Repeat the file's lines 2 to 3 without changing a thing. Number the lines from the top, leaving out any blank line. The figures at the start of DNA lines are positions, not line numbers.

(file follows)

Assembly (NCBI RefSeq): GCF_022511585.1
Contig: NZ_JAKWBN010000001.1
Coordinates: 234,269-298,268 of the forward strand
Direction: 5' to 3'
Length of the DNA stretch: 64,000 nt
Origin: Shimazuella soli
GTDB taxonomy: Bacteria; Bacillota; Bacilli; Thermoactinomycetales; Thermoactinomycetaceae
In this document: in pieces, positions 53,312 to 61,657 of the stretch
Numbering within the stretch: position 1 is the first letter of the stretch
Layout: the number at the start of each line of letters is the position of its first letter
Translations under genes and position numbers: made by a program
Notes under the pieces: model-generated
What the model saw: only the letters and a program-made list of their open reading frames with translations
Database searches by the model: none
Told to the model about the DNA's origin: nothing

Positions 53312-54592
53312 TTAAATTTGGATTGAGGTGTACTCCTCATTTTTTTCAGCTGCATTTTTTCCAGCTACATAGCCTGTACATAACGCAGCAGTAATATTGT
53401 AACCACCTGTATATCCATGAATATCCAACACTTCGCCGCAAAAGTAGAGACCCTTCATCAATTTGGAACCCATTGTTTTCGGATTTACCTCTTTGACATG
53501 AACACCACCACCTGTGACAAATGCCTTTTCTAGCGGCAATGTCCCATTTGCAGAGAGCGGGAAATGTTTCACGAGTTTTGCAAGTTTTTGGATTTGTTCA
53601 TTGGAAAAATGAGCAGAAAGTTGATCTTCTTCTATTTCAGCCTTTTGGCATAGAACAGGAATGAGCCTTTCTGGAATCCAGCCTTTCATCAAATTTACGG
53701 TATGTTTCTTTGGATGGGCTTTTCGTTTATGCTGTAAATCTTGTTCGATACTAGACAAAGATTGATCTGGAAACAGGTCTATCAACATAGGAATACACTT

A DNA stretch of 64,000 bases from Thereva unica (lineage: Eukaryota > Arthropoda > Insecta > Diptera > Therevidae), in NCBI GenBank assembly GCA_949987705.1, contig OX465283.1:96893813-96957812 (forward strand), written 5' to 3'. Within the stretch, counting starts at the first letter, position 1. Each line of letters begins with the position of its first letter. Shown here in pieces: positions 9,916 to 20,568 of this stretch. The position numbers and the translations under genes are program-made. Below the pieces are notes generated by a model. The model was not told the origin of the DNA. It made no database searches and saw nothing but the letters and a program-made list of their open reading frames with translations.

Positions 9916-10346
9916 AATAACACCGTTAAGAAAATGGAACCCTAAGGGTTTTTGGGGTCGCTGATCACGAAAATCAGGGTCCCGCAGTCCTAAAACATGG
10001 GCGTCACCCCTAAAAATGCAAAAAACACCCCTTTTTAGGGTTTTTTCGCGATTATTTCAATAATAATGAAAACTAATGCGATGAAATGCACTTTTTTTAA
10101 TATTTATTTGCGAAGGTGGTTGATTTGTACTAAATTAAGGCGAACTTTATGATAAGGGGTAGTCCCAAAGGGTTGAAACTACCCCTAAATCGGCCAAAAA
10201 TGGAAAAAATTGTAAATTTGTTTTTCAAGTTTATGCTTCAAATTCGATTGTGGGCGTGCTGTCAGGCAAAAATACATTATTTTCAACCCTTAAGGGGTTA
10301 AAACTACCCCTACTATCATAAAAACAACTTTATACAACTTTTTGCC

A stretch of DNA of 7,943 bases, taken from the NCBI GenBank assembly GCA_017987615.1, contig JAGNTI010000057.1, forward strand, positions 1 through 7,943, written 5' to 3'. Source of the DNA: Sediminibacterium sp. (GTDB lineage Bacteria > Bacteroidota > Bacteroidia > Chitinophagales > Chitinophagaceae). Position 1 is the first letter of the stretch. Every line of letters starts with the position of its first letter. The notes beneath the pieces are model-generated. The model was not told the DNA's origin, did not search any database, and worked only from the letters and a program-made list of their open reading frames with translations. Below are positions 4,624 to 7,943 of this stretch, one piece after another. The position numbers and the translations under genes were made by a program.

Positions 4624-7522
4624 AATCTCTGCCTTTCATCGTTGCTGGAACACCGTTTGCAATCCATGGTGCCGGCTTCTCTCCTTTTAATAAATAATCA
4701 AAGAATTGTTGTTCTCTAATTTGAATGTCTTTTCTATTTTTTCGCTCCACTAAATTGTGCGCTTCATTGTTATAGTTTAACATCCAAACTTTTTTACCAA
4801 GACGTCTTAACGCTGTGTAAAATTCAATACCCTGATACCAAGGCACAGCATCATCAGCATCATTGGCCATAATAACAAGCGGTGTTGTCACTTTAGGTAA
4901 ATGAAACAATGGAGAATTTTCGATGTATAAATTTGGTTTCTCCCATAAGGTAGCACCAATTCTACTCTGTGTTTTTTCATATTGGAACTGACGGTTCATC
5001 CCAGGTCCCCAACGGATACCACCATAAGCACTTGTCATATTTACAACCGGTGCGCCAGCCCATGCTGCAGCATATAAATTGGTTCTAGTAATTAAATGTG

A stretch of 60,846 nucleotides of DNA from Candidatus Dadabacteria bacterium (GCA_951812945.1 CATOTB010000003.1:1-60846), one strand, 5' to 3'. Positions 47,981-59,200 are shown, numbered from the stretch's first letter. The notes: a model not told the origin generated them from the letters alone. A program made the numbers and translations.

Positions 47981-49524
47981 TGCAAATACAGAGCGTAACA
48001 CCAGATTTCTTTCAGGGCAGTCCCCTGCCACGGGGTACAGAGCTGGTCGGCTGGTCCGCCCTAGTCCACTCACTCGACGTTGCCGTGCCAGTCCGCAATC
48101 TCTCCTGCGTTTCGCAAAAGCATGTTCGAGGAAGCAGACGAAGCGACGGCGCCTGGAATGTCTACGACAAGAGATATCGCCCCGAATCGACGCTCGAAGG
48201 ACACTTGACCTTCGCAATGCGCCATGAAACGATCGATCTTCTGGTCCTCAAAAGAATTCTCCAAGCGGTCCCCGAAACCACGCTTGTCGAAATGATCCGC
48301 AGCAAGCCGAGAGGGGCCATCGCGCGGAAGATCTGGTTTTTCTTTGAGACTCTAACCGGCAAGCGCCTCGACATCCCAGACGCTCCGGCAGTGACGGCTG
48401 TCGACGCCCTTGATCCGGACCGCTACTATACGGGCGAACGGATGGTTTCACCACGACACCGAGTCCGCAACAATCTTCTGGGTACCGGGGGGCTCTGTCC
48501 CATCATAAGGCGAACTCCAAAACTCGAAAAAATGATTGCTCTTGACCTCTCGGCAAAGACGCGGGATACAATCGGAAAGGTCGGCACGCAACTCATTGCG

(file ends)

Contig: NZ_JAKWBN010000001.1
Coordinates: 234,269-298,268 of the forward strand